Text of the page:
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Futurist: More changes in next 20 years than last 300

The next 20 years are likely to bring more changes to humanity than the past 300 years, futurist Gerd Leonhard declared on Wednesday.


THE next 20 years are likely to bring more changes to humanity than the past 300 years, futurist Gerd Leonhard declared on Wednesday.

The founder and chief executive of The Futures Agency, speaking at CommunicAsia 2016, predicted that in the next five years, increased global connectivity, super-computing and more powerful interfaces will bring about exponential changes in how people communicate, consume media and content, do business and learn and design our future.

Mr Leonhard, who has had more than 1,500 engagements in more than 40 countries since 2005, said global digital transformation is bringing about an age of digital "ations" - digitisation, screenification, automation, virtualisation and the like - which raise the question of what it means to be human in a digitally transformed future.

Already, society is already nearly at the point at which few ideas seem to remain in the realm of science fiction for long.

We can thus expect intelligent software and machines of all kinds to play an increasingly larger role in communication, and drive rapid growth in the video and radio streaming industries, he said.

Over the Top (OTT) broadcasting - the business of streaming services like Netflix, which provide TV shows and films via the Internet, bypassing traditional cable TV service providers - will become the new normal, and computing will become "invisible", he predicted.

And with the world becoming increasingly hyper-connected, technology will become omnipresent and become "normalised, a part of the very fabric of our environment".

The nature of people's interactions with each other and the fundamentals of our environment will change; "everything that can become digital will indeed become digital" in an era of "smart-everything".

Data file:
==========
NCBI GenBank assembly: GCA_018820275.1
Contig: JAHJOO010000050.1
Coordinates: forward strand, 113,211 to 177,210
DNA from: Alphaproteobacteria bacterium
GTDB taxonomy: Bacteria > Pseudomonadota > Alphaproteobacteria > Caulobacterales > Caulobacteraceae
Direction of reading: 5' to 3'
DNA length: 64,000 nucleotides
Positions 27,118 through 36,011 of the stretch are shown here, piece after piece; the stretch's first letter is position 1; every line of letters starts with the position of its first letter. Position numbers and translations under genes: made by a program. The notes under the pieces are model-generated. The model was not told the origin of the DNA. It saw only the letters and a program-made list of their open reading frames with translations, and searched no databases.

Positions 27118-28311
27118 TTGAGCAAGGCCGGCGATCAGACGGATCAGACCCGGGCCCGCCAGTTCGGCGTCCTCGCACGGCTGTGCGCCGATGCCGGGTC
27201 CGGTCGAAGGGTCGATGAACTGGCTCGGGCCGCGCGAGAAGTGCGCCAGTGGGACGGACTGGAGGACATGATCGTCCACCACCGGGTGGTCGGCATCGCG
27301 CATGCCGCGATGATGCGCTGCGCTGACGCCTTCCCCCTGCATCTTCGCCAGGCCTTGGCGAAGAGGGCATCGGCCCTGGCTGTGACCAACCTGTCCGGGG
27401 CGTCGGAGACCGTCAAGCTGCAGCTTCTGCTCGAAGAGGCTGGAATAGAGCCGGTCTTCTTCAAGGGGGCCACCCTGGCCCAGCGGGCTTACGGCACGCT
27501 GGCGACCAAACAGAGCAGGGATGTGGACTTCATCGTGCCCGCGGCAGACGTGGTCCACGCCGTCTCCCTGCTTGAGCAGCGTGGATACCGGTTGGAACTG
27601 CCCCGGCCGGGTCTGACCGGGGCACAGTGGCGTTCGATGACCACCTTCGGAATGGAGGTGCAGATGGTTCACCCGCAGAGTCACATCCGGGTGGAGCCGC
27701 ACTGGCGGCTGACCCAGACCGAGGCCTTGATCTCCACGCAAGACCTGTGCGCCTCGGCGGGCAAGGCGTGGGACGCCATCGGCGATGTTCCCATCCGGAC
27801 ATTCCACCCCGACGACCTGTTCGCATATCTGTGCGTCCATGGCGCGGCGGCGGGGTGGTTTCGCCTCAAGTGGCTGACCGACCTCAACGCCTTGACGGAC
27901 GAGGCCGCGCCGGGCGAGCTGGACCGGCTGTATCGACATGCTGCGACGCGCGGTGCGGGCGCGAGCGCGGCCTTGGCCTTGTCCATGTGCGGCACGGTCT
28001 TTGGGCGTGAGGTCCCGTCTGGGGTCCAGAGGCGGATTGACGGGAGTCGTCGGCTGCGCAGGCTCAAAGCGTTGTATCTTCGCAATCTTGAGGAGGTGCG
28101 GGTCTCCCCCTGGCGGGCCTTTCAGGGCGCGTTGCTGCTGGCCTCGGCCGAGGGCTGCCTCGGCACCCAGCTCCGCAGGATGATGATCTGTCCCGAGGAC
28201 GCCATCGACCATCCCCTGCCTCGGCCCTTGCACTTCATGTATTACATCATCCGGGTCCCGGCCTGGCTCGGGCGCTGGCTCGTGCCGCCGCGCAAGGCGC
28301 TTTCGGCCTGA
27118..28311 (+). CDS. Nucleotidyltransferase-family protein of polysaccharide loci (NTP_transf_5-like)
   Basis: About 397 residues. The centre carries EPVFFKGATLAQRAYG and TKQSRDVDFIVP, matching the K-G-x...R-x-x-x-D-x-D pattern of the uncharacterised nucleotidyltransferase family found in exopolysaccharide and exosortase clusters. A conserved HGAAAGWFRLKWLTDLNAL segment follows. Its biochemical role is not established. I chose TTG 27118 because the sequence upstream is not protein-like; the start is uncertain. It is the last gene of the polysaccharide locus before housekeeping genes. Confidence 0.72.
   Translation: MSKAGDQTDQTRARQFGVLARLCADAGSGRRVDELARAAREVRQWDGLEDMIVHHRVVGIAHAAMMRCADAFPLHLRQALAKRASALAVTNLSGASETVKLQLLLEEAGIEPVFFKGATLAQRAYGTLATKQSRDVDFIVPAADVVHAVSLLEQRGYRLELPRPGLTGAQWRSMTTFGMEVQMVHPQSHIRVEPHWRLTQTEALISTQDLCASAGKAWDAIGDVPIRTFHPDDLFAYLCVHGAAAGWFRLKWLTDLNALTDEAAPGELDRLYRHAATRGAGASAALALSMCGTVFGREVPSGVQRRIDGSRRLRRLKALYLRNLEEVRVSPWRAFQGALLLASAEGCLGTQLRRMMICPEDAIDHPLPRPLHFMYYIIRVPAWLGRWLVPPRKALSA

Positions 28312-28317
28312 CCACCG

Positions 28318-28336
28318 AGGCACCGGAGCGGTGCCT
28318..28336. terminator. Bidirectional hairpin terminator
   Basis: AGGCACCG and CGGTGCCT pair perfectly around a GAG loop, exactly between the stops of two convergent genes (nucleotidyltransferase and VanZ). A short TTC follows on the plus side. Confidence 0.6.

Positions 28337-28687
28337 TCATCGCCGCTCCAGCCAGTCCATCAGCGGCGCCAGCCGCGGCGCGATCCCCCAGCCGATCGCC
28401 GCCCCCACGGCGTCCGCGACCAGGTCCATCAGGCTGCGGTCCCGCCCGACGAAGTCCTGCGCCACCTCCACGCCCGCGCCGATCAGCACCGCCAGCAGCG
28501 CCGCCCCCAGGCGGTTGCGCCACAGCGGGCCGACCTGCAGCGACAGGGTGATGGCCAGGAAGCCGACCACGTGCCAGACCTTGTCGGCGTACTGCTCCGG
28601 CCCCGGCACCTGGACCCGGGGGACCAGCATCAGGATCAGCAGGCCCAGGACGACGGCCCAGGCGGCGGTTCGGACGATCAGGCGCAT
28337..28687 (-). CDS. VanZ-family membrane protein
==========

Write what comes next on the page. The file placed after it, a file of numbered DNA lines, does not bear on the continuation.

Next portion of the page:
This will have a major impact on society, culture and business; the future will present society with the means to revolutionise industrial processes and increase efficiency through "smart farming", "smart logistics" and "smart transportation".

On the other hand, with artificial intelligence (AI) feeding big data and the Internet of Things (IoT), the new age of hyper-connectivity will also exponentially heighten current-day challenges; the unintended consequences of a hyper-connected, borderless world include threats such as piracy, cyber warfare and cyber-security, said Mr Leonhard.

Cue the birth of the age of "digital ethics".

"The implications of data loss or breaches will reach new heights as cyber criminals become increasingly savvy and technology begins to play an even greater role in personal enterprise, business and government," he said.

The vast movement of data will be further catapulted by high speed, cheap devices and easier access to technology.

The future of cyber security, he predicted, will lie in combining solutions and efforts to achieve an international agreement on data standards and digital ethics.

He stressed that a global treaty on ethics and security (including AI) will be essential as technology is moving from outside of us to "on top of us" to finally, "inside of us".

Mr Leonhard added that the future is about identifying and managing the balance between maintaining our human-ness in a highly automated and technologised world.

His tagline: "Embrace technology but don't become it."